Ten years ago, that week in London began. On Saturday 2nd July, the enormous Live 8 concert was held in Hyde Park. On Wednesday 6th, the city learned that it had won the Games of the XXXth Olympiad and jumped for joy in Trafalgar Square. And on Thursday 7th, well, we remain thankful that nothing so ghastly has happened in the capital since.
Ten years ago I started a series of Olympics-based posts, leading up to the big decision day itself. We had no idea then how things would turn out, indeed at this point Paris was the hot favourite with London looking like a plucky also-ran. So I took the opportunity to write about my corner of East London and all the phenomenal things that were scheduled to happen to obscure run-down bits of the Lower Lea Valley if only the IOC's delegates agreed. I thought this was my last chance to highlight the recycling centre that could be a stadium and the derelict riverside that could be an Olympic-sized swimming pool. Amazingly no, it all came to pass, and I got to bore you silly for almost a decade reporting on the world-class transformation at the bottom of my road.
So I thought it was time for a retrospective, to see how much had utterly changed (for better or worse) and how much was somehow still there. I've been down to the Olympic Park with my camera and wandered through, starting off at Stratford station and ending up two miles later back at home. The journey would have been impossible ten years ago, unless I'd followed the main roads to the south or taken a giant detour to the north almost via Leyton. So, a huge improvement, then?
I started off at Stratford station, at a platform that didn't exist back in 2005. At least half a dozen new platforms have been added since, the Olympics having been a major catalyst to increase connectivity and accessibility. Remember how London was going to be gridlocked for a fortnight during the Games? It's for fear of that, or at least in mitigation, that Stratford now has one of the best and busiest stations in the capital. I headed off through passageways that didn't exist to a northern entrance which wasn't there, although by 2005 it was at least planned. Some people forget that Westfield was already pencilled in before the Olympic decision, taking advantage of surplus railway lands to the north of the station. All London 2012 did was speed up the shopbuilding, taking advantage of the whole area becoming a giant building site.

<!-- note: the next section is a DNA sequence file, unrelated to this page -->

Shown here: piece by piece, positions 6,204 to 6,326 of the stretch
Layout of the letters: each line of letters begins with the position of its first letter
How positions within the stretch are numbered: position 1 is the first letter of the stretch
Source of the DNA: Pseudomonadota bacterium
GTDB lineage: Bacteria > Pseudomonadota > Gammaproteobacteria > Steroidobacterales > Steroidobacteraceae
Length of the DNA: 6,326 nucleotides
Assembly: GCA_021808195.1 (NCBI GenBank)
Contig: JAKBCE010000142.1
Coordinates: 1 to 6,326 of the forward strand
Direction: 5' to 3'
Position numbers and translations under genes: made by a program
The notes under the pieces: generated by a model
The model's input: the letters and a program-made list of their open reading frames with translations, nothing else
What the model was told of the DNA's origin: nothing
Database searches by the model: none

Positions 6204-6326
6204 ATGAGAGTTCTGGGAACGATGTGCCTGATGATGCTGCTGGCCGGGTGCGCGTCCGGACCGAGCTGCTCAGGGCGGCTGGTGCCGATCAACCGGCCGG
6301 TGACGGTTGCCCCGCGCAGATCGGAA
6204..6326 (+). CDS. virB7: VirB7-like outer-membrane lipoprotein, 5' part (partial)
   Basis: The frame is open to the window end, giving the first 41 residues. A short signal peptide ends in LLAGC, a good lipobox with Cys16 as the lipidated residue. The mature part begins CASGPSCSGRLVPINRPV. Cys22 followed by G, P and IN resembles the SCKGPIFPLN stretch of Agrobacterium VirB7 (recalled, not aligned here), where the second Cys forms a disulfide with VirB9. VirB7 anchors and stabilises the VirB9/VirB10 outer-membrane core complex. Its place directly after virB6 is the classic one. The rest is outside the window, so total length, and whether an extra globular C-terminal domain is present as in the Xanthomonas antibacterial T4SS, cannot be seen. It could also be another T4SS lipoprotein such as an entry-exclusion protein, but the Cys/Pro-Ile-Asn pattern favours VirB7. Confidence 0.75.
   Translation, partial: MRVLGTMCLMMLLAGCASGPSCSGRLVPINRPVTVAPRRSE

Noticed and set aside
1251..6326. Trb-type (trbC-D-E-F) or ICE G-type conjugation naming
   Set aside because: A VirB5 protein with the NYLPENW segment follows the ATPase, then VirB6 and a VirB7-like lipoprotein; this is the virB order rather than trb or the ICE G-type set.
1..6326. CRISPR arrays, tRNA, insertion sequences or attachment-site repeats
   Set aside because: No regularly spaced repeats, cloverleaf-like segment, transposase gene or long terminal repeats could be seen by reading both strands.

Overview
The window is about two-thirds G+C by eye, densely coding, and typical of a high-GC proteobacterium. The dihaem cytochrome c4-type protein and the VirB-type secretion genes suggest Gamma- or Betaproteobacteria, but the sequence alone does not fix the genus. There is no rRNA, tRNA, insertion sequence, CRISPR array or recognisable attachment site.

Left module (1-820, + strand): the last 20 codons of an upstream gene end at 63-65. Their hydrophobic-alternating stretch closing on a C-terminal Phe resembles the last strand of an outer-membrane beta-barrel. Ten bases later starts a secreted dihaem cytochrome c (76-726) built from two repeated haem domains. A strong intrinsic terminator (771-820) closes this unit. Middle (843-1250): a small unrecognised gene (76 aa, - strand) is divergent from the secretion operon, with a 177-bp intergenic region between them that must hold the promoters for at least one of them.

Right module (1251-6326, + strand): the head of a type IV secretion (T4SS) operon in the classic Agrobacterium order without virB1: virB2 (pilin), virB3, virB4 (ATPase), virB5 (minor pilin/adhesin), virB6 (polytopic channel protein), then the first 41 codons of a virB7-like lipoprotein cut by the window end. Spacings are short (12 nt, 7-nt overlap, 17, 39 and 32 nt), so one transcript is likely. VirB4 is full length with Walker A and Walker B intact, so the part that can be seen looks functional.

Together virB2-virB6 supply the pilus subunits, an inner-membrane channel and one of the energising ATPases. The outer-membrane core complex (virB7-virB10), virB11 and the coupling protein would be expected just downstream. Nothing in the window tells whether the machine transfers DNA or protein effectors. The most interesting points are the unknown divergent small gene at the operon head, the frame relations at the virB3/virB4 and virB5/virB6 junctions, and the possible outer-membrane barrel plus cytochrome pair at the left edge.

Westfield is buzzing, with local youth lolling through the doors and a posse of puffers hanging around in the smoking zone. Signs direct Park visitors up via the shops, because the place was designed that way, but I prefer the less commercial route to the right past the mouth of the multi-storey. But it's not pretty. The access roads round here form a peculiar split-level network, which must once have made sense on a masterplan document, and which are punctuated by 90%-pointless sets of traffic lights. They're also in the process of being surrounded. If you remember where the line of security tents was during the Olympics, that entire stretch (and then some) is being transformed into the somewhat pompous 'The International Quarter'. Thus far we're up to about fifteen storeys of the two main residential buildings, that's Glasshouse Gardens, while a serious start has just been made on the offices alongside - the pedestrian crossing across to the park closed on Monday.
To access QEOP from Westfield you now have to walk up to John Lewis, rather than walk past that retail shed that pretends to be a pub. This leads you past the DLR's emergency exits, no longer signposted, and past the Information Centre (which, to its credit, looks like a mobility scooter showroom). You'll have to get used to this diversion, it's in place until 2017 while building works continue. And look, here's the Aquatic Centre now in full Newham Swimming Pool mode. It looks a lot swooshier since its temporary wings were removed, and it's being well used too. Having said that the swimmers' entrance is awkwardly located down by the river, ideal only if you've come by car. And the upper spectators entrance always seems to be locked, unless there's an event on, and in either case the public don't seem to be welcomed inside.